Pentagon: N. Korea Missile Advances 'In Line' with Kim's Desire to Strike U.S.
"Although North Korea is unlikely to attack on a scale that it assesses would risk the survival of its government by inviting overwhelming counterattacks by the ROK or the United States, we do not know how North Korea calculates this threshold of behavior," the report continues. "North Korea’s use of small-scale attacks and provocative acts leaves much room for miscalculation that could spiral into a larger conflict."
Pyongyang is making "some effort" to upgrade its conventional forces as well as expand its nuclear capability, and the Pentagon expects missile tests in defiance of UN sanctions will continue.
The intelligence on emerging weapons capabilities is largely gleaned by what is put on display at military parades in the nation's capital.
With the past couple of years this has included new tanks, artillery, and infantry weapons, updating the Soviet-era stock that had been propping up the ground forces. In all, the Pentagon estimates Pyongyang has 4,100 tanks, 2,100 armored vehicles, 5,100 multiple rocket launchers, and 8,500 field artillery, mostly concentrated in the south. The country has nearly a million military personnel in the ground forces at maximum strength.
The North Korean Air Force has more than 1,300 aircraft, with the most recent "surreptitiously purchased used Kazakh MiG-21." In 2010, Pyongyang dispelled a new vertical mobile surface-to-air missile launcher with radar that bears a striking resemblance to Russian and Chinese equipment. Its Navy has patrol combatants, amphibious landing craft, and mini-submarines like the one that sank the Cheonan.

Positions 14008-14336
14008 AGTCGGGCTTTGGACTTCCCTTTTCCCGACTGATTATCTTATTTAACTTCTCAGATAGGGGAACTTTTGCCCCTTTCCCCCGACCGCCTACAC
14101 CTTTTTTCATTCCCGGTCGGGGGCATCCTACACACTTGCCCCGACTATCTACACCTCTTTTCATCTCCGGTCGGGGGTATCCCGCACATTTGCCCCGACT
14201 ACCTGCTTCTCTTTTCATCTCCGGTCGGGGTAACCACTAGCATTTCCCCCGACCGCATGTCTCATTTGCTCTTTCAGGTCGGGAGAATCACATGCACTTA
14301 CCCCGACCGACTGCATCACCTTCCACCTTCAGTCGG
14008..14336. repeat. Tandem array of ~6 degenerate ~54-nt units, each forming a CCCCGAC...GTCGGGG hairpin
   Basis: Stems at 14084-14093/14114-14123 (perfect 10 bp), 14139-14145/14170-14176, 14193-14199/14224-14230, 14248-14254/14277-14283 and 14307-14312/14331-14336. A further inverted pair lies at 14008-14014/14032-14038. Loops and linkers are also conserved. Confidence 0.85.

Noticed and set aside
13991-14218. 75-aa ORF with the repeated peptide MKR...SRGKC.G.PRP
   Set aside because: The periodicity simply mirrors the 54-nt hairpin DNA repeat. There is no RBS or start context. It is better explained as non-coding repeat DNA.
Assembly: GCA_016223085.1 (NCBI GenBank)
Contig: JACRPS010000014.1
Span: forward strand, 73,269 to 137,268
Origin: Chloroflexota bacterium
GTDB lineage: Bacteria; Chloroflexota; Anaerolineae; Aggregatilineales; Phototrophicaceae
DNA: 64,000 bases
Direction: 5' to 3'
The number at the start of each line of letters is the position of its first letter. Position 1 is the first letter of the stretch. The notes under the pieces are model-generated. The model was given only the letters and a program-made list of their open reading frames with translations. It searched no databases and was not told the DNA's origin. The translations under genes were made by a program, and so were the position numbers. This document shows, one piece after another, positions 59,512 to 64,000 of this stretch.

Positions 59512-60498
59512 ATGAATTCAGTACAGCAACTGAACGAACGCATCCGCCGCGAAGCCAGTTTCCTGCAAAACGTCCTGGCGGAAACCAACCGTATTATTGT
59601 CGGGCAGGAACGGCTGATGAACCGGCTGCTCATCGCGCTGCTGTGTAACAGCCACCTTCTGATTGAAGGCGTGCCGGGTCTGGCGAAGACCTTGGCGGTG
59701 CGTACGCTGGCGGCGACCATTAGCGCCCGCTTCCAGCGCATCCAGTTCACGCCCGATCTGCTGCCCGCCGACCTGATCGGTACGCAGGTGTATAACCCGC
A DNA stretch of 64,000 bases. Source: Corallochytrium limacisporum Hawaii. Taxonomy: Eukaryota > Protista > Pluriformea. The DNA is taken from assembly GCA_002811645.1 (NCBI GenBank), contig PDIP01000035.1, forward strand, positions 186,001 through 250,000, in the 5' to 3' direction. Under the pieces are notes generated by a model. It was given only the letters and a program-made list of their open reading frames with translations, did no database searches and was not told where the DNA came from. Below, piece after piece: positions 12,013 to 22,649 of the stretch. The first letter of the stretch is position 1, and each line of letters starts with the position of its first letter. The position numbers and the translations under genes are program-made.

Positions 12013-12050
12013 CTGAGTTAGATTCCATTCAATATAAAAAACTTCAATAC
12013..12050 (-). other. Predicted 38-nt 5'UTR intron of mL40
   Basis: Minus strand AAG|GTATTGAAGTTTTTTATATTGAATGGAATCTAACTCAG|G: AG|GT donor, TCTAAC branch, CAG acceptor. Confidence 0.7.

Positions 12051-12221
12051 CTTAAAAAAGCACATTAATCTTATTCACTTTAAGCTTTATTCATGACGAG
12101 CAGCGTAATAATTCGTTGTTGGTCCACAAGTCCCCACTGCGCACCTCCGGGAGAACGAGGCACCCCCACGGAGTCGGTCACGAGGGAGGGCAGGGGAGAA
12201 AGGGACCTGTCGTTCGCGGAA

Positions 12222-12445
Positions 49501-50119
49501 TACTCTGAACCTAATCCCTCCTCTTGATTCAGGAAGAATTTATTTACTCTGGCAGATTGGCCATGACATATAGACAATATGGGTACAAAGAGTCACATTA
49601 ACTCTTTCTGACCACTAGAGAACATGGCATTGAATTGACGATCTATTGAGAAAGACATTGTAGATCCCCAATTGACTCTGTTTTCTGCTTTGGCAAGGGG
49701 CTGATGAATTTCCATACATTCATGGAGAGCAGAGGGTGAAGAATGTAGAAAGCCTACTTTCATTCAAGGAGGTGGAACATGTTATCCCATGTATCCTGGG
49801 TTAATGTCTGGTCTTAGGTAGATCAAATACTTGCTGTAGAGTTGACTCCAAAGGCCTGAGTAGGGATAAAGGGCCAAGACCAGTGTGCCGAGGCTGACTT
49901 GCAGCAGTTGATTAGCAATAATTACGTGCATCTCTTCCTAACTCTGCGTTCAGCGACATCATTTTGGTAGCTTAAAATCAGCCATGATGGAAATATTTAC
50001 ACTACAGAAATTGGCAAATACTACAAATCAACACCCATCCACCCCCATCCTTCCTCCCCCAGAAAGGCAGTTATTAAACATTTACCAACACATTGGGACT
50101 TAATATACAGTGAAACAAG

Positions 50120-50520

Special operations forces -- a "vital tool tool for asymmetric coercion" -- and an "ambitious" ballistic missile unit round out the military.
Advances seen in ballistic missile delivery systems, including improvements to the Taepo Dong-2 missile system with a range greater than 3,400 miles, and nuclear developments "are in line with North Korea's stated objective of being able to strike the U.S. homeland."
"North Korea followed its February 12, 2013 nuclear test with a campaign of media releases and authoritative public announcements reaffirming its need to counter perceived U.S. 'hostility' with nuclear-armed ICBMs," states the report. "North Korea will move closer to this goal, as well as increase the threat it poses to U.S. forces and Allies in the region, if it continues testing and devoting scarce regime resources to these programs. The pace of its progress will depend, in part, on how many resources it can dedicate to these efforts and how often it conducts tests."
The Pentagon also found North Korea "probably" has cyberwarfare capabilities, something at which their friends the Chinese are particularly adept. North Korea has been blamed for a range of cyberattacks in the past few years. "As a result of North Korea’s historical isolation from outside communications and influence, it is likely to employ Internet infrastructure from third-party nations."
The country's "world-wide network" of arms sales includes regular customers Iran, Syria, and Burma. Its biological warfare capability is "potentially robust" and its probable "longstanding" chemical weapons program is thought to have the capability to produce and stockpile "nerve, blister, blood, and choking agents" -- and sell them to the highest bidder.